A woman suspected of beheading a child in Moscow says Allah ordered her to do it
Police on Monday wrestled to the ground Gulchekhra Bobokulova, a 38-year-old divorced mother of three from the Muslim-majority ex-Soviet state of Uzbekistan, after she wandered around a Moscow street holding the infant's severed head in the air and shouting Islamist slogans.
Eyewitnesses said at the time they believed she was carrying out a terrorist act, but since her detention, Russian investigators have raised the possibility she might be suffering from mental illness.
Investigators said she had been working as a nanny for a Moscow family and that she had murdered and beheaded one of the children in her care before setting fire to the family flat and fleeing.
State television channels did not report the incident, a move that drew accusations of censorship from some opposition activists but which the Kremlin endorsed, saying it would have been wrong to broadcast such "horrific images".
Bobokulova told reporters on her way into the courtroom on Wednesday that Allah had ordered her to do what she did but that she had repented and agreed with her arrest.
Sat in the metal cage reserved for defendants in Russian courts, Bobokulova waved and said:
"I am Allah's messenger. Hello everyone."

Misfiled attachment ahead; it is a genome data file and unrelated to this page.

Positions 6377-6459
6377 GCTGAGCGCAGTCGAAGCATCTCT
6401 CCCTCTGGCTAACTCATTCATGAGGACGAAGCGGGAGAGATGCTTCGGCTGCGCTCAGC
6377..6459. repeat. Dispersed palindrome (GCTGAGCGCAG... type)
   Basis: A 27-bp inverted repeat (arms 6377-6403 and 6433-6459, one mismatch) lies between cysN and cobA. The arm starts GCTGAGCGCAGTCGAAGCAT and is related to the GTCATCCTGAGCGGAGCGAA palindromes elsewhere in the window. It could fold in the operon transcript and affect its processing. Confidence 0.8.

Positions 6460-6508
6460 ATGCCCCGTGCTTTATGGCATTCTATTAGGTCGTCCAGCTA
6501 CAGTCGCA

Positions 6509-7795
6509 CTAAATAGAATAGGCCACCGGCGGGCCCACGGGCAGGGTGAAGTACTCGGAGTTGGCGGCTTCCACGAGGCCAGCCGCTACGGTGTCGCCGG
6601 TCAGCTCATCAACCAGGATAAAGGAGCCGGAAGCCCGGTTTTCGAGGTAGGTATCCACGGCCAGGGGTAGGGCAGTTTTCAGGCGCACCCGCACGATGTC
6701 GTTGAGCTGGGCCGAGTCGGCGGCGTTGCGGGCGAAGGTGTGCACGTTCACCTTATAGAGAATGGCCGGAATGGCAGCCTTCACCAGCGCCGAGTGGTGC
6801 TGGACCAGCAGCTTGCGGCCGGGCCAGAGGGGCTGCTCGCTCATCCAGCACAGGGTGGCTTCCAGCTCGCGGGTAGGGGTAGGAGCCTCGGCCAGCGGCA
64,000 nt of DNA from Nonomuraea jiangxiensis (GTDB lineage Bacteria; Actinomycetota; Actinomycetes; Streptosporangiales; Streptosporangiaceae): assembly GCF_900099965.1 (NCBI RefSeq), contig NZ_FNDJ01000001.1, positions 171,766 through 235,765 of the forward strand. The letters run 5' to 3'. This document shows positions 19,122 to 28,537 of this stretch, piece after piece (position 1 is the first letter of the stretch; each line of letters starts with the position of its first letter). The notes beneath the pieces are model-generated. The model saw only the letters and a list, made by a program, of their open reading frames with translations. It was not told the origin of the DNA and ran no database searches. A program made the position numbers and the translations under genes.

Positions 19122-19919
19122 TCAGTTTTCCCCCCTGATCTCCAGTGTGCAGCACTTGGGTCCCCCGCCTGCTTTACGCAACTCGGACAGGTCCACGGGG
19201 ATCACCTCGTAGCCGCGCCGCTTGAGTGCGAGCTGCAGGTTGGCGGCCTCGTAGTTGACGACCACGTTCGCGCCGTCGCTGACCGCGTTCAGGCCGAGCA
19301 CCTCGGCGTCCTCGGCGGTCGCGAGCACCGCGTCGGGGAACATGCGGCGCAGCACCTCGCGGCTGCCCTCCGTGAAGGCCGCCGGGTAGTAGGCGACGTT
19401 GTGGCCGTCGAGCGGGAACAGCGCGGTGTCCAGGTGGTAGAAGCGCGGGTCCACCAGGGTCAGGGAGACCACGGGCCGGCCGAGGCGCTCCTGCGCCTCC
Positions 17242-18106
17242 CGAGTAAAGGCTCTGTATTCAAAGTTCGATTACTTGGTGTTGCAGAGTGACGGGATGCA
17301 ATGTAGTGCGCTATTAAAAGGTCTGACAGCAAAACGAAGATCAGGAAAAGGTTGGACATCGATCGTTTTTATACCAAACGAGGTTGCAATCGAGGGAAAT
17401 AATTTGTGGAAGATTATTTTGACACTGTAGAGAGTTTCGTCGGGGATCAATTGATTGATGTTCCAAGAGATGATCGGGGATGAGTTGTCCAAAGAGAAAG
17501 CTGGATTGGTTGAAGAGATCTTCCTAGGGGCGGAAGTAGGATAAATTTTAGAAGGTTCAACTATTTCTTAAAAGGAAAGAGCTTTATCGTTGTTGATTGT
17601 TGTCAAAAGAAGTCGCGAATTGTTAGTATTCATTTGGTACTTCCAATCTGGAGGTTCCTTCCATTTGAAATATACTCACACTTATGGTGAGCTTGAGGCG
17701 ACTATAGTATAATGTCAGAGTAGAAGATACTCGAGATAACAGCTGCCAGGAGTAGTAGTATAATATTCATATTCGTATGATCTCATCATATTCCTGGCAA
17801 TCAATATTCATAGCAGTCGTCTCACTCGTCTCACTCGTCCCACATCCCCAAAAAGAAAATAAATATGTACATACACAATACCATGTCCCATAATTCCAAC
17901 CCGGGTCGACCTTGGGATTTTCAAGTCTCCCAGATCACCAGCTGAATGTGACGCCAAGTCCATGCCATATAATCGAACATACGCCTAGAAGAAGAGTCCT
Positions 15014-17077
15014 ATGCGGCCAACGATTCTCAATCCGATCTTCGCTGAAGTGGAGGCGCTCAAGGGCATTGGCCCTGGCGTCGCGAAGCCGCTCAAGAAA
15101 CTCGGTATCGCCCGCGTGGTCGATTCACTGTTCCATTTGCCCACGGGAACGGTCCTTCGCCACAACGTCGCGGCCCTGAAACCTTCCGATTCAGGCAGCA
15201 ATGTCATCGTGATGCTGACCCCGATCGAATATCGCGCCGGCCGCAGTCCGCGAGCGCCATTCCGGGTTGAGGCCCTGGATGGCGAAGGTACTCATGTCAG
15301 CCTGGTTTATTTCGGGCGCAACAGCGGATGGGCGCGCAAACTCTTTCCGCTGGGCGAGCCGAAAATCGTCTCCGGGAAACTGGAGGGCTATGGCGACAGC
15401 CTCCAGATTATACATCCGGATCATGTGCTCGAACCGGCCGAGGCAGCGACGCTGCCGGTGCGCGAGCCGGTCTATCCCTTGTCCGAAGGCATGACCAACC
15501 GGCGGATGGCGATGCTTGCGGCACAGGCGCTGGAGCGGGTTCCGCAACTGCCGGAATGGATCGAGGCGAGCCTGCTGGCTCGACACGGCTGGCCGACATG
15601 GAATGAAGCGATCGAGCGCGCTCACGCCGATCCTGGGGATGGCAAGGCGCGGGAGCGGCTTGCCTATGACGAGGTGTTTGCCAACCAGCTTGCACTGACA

Militant islamist threat
Government officials have issued frequent warnings about the danger that Islamic State militants pose to Russia, especially in the light of Russia's military intervention in Syria in support of President Bashar al-Assad.
Investigators have opened a criminal case against Bobokulova, saying they formally suspect her of murder. They have not mentioned suspecting her of any terrorism-related offense.
The court agreed to detain her for two months while the investigation continued after hearing that she presented an "exceptional risk to public safety".
Investigators have said she will undergo psychiatric testing.
An investigator said that to date no one else had been identified who was involved in the crime. The judge spoke of possible accomplices still being at large and hiding from the police, without giving details.
Some rights activists have warned of a possible backlash in Russia against migrant workers from Central Asian countries such as Uzbekistan who have in the past been targeted for beatings by far-right groups.
A Communist Party website campaigning for tighter migration rules displayed a picture on Wednesday of a black-clad woman wearing a burka holding a severed head inside a red circle with a line through it to indicate such individuals should be banned.
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